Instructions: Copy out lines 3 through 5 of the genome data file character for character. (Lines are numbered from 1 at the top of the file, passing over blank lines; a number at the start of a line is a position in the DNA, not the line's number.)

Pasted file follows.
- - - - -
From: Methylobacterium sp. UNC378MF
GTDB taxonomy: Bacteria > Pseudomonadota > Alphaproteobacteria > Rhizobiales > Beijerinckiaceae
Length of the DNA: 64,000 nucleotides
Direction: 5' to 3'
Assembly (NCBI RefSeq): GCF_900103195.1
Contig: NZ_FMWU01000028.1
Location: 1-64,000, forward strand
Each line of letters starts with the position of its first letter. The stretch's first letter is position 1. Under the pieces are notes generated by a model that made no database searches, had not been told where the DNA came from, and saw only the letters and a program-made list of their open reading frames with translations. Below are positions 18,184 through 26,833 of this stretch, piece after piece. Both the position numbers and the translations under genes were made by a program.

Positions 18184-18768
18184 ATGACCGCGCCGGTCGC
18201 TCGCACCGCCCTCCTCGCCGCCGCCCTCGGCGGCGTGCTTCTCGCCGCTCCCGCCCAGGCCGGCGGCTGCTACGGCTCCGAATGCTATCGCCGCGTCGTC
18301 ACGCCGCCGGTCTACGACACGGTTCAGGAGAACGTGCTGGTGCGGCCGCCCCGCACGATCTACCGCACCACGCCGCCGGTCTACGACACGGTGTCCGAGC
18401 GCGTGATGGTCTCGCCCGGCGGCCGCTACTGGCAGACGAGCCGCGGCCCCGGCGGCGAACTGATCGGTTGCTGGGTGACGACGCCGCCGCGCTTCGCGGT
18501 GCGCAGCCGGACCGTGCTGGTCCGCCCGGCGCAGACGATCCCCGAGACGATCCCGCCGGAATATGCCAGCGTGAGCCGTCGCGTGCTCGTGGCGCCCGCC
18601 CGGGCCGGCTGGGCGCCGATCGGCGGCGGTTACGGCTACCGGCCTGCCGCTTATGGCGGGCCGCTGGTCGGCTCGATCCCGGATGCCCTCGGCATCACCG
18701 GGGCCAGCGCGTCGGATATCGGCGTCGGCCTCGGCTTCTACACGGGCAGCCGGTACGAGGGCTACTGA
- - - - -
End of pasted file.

Length of the DNA: 64,000 nucleotides
Direction: 5' to 3'
Assembly (NCBI RefSeq): GCF_900103195.1